Although public figures like Michelle Obama are striving to increase awareness about obesity in America, we rarely think about the issue of hunger, which also plagues our backyard.
For the past five years, photographer Michael Nye has been consumed with this issue. His exhibition "About Hunger and Resilience" includes images and audio of 50 people from across the country — either recalling or currently feeling the pangs of real hunger. The exhibition is currently on display at the Witte Museum in San Antonio, and will tour other locations throughout the South. To learn more about Nye's campaign against hunger, see this profile by independent producer Mary Beth Kirchner.
The Picture Show did a brief Q&A with the photographer.
Picture Show: Have you always been a photographer?
Michael Nye: I practiced law for 10 years before pursuing photography full time. ... My transition from law to photography was gradual. I remember seeing a photography exhibit in Houston, Texas, while I was in law school — photography of Imogen Cunningham and Paul Strand. I walked away very curious and excited about what I saw and felt. This excitement has never subsided. I am self-taught using Ansel Adams' technical books as a guide. ... I took a one-year sabbatical that turned out to be permanent.
What do you seek to cover photographically?
I have worked on many series of photographs in many different places — Siberia, Russia, Iraq after the first Gulf War, refugee camps in Palestine, Chiapas, Mexico and many short conceptual series — places in deserts, water and sky. ...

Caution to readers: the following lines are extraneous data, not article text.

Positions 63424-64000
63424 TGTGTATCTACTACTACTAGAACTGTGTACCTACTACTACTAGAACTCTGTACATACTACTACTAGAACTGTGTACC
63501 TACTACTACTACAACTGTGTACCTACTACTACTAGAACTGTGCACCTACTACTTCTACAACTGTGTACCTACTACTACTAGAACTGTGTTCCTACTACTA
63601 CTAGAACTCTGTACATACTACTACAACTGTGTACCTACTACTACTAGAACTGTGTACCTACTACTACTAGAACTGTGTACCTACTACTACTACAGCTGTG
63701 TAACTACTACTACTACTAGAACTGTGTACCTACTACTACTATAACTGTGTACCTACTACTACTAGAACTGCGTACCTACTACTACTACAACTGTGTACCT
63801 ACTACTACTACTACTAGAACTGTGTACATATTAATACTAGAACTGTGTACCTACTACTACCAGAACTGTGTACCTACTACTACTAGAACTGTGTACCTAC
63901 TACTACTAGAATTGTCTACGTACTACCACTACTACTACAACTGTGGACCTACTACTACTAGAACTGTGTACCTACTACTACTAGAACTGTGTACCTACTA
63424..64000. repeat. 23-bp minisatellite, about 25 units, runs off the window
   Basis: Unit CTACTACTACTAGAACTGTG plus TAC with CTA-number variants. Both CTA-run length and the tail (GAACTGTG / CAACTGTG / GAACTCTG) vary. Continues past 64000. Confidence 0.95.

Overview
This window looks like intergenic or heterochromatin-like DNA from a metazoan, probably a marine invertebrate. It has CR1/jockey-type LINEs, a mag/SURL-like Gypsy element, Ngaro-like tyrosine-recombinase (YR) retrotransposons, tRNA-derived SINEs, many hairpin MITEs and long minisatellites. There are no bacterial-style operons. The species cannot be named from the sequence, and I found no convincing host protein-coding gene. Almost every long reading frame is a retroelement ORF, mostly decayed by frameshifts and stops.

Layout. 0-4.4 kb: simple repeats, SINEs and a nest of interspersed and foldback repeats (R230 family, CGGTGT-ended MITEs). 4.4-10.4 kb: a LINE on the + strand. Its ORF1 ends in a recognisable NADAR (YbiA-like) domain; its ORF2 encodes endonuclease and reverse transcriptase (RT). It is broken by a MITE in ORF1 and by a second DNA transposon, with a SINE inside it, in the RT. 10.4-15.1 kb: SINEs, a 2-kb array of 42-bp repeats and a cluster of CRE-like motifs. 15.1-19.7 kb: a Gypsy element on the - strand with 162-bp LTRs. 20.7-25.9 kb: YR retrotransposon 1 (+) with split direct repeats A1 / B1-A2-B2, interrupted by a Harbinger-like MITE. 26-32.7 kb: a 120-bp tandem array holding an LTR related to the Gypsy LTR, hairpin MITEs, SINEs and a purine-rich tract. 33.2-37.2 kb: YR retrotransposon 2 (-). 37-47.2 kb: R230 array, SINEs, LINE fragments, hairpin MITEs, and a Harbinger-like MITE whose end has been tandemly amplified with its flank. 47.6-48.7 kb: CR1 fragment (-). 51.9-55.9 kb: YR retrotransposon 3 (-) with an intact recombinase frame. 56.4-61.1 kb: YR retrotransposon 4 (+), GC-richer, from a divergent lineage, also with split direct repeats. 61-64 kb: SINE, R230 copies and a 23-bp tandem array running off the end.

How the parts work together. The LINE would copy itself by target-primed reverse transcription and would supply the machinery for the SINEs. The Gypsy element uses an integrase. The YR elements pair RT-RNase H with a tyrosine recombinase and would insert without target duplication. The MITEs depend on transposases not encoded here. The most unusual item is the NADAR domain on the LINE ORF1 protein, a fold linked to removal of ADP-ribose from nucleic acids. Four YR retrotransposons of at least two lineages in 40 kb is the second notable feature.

I think what drives me begins with curiosity. Wanting to know more about aspects of our humanity and our connections to others. I still daydream far too much.
What kind of camera are you using?
I use an 8x10 Deardorff view camera. I make silver gelatin prints in a traditional darkroom with a large Beseler enlarger. The Deardorff large format camera is a beautiful instrument. ... I like the slow process of making a negative. Like winding string into a ball. Not the "decisive moment," but the longer and slower moments. Sometimes my family says I disappear into the darkroom for weeks.
Describe your series on hunger. How did you find the subjects?
Unfortunately, it's very easy to find subjects when considering this topic. ... I was invited by many food banks around the country to visit their facilities. I went to soup kitchens, homeless shelters, religious food pantries, natural disasters, deserts, small towns and large cities. This is an exhibit about reflection. Some people are looking back while others are looking forward. ...I am thankful to all the individuals who allowed us into their lives, and the deep and passionate conversations we had.
What are you hoping to achieve with this series?
Excerpt from the artist's statement:
Hunger is as old as history, and is wrapped into our genes as the great impulse to survive. Everyone knows the boundary between hunger and satisfaction. However, for many of us in this country of abundance, it is difficult to imagine someone so hungry and weak they would cry or lose the desire to live. ...
These stories are about all of us as we live with our uncertainties and the realization that we too could experience hunger.
Listening is another way of seeing. It has been a privilege to have these passionate conversations. It has changed me. I tried to honor each story by being faithful to its spirit and the way it was spoken. Hunger is an issue of human rights. Everyone has the right to be heard, to be listened to, and to receive help when hungry.
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